There is some element showing that things may change: the polls indicate that more and more people are starting to understand the mess we are in and the action of the young Swedish activist Greta Thunberg is making waves in the memesphere. We may be awakening from a 30 years slumber to discover that we have to hurry up and do something. But what?

Not that we lack plans: every IPCC report released includes plans on what we could or should do to avoid the worse. We have to follow a steep trajectory of de-carbonization while, at the same time, maintaining a vital minimum supply of energy to society. But how to do that?

The most common idea floated in these discussions is to use Carbon Capture and Sequestration (CCS). It is straightforward: instead of releasing into the atmosphere the CO2 emitted by a power plant, you pump it underground, sequestering it in a porous reservoir, maybe one that, earlier on, had contained gas or petroleum.

 …click on the above link to read the rest of the article…

CO2 levels pass 3-million-year record

CO2 levels pass 3-million-year record

Fossil fuel burning is pushing CO2 levels ever higher. Image: By Tony Webster, via Wikimedia Commons

The modern world is about to pass a temperature peak dating back for millions of years – because CO2 levels have already passed an ancient record..

LONDON, 8 April, 2019 – German scientists have confirmed, once again, that carbon dioxide is reaching concentrations unprecedented on any human time scale, with CO2 levels in the atmosphere already higher than they have been for at least three million years.

And their computer simulations – backed up by analysis of ocean sediments that tell a tale of changing temperatures and greenhouse gas levels – show that before the century’s close the world will become warmer than at any time in the last three million years.

The last time planetary temperatures reached a level higher than the target set by 195 nations in Paris in 2015was during a bygone geological period, the Pliocene.

“It seems we are now pushing our home planet beyond any climatic conditions experienced during the entire current geological period, the Quaternary,” said Matteo Willeit of the Potsdam Institute for Climate Impact Research.

“Our results imply a strong sensitivity of the Earth system to relatively small changes in atmospheric CO2. As fascinating as this is, it is also worrying”

“A period that started almost three million years ago and saw human civilisation beginning only 11,000 years ago. So the modern change we see is big, really big, even by the standards of Earth history.”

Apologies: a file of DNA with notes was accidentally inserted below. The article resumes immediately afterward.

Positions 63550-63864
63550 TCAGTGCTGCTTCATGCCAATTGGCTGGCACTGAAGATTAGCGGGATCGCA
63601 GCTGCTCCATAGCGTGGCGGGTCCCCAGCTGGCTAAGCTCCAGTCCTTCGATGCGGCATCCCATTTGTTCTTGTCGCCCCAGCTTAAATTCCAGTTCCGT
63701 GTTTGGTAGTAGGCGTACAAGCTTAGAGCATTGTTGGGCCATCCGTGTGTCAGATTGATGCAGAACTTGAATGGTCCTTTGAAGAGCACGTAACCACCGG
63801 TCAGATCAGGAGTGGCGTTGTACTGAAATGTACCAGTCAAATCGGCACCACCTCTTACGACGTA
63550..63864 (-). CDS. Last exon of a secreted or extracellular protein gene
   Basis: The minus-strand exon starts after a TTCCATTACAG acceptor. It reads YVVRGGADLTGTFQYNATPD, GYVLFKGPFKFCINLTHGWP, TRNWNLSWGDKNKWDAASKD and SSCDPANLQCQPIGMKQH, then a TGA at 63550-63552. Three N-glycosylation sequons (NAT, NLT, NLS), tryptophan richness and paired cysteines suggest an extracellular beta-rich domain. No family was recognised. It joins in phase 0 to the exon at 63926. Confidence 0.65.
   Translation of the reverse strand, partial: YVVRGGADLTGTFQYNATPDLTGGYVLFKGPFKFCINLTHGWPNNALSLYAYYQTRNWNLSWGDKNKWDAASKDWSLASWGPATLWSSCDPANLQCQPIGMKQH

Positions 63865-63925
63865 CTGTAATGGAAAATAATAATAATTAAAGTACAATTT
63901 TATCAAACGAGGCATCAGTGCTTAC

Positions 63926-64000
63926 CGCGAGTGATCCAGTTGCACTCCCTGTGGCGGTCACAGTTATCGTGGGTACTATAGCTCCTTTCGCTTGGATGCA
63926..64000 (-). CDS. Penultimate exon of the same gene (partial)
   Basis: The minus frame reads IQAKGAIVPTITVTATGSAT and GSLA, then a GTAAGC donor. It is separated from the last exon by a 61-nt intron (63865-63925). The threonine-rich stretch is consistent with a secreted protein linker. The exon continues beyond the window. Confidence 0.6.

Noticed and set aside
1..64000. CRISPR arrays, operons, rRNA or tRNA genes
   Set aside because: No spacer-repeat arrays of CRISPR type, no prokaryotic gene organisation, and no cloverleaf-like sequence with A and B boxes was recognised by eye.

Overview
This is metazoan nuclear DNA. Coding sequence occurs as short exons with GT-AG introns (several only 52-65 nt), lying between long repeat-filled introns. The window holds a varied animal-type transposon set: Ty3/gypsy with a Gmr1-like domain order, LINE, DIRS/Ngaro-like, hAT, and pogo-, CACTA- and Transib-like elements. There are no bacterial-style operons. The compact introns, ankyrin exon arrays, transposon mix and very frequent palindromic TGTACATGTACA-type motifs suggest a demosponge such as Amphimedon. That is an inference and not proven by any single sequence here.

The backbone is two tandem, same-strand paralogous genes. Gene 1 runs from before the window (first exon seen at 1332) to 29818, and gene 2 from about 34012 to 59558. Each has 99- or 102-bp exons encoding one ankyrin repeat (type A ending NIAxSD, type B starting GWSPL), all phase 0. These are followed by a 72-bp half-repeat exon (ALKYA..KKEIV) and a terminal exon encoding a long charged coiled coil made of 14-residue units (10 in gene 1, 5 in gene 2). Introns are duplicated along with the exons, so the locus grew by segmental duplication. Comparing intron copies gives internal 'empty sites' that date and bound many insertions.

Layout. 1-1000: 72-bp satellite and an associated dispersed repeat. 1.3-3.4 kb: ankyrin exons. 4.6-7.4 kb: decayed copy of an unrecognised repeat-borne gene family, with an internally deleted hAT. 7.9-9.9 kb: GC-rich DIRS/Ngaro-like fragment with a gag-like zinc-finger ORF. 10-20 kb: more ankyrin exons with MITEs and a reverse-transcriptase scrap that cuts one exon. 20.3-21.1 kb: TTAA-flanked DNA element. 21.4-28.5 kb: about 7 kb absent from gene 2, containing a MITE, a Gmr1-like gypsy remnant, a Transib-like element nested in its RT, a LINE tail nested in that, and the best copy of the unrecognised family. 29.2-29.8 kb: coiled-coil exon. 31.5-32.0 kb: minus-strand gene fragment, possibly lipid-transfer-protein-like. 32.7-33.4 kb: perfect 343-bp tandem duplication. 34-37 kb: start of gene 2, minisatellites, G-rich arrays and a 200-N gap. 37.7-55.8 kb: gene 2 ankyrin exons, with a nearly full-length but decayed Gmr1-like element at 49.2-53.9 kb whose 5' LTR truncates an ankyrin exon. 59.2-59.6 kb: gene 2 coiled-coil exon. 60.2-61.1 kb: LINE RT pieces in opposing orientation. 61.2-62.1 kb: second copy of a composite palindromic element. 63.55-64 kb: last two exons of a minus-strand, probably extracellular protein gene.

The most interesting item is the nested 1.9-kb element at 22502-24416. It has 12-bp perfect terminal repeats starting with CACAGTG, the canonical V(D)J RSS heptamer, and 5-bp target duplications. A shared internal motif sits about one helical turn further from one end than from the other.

He and colleagues report in the journal Science Advances  that they made a numerical model of all the astronomical and geological data available for the last few million years and fed in algorithms to represent the physics and chemistry of planet Earth.

 …click on the above link to read the rest of the article…

Amidst Global Warming Hysteria, NASA Expects Global Cooling

Amidst Global Warming Hysteria, NASA Expects Global Cooling

Those promoting CO2 as the reason for global warming are hucksters and those taken in by hucksters.

Please consider NASA Sees Climate Cooling Trend Thanks to Low Sun Activity.

“We see a cooling trend,” said Martin Mlynczak of NASA’s Langley Research Center. “High above Earth’s surface, near the edge of space, our atmosphere is losing heat energy. If current trends continue, it could soon set a Space Age record for cold.”

The new data is coming from NASA’s Sounding of the Atmosphere using Broadband Emission Radiometry or SABER instrument, which is onboard the space agency’s Thermosphere Ionosphere Mesosphere Energetics and Dynamics (TIMED) satellite. SABER monitors infrared radiation from carbon dioxide (CO2) and nitric oxide (NO), two substances that play a vital role in the energy output of our thermosphere, the very top level of our atmosphere.

“The thermosphere always cools off during Solar Minimum. It’s one of the most important ways the solar cycle affects our planet,” said Mlynczak, who is the associate principal investigator for SABER.

The new NASA findings are in line with studies released by UC-San Diego and Northumbria University in Great Britain last year, both of which predict a Grand Solar Minimum in coming decades due to low sunspot activity. Both studies predicted sun activity similar to the Maunder Minimum of the mid-17th to early 18th centuries, which coincided to a time known as the Little Ice Age, during which temperatures were much lower than those of today.

If all of this seems as if NASA is contradicting itself, you’re right — sort of. After all, NASA also reported last week that Arctic sea ice was at its sixth lowest level since measuring began. Isn’t that a sure sign of global warming?

 …click on the above link to read the rest of the article…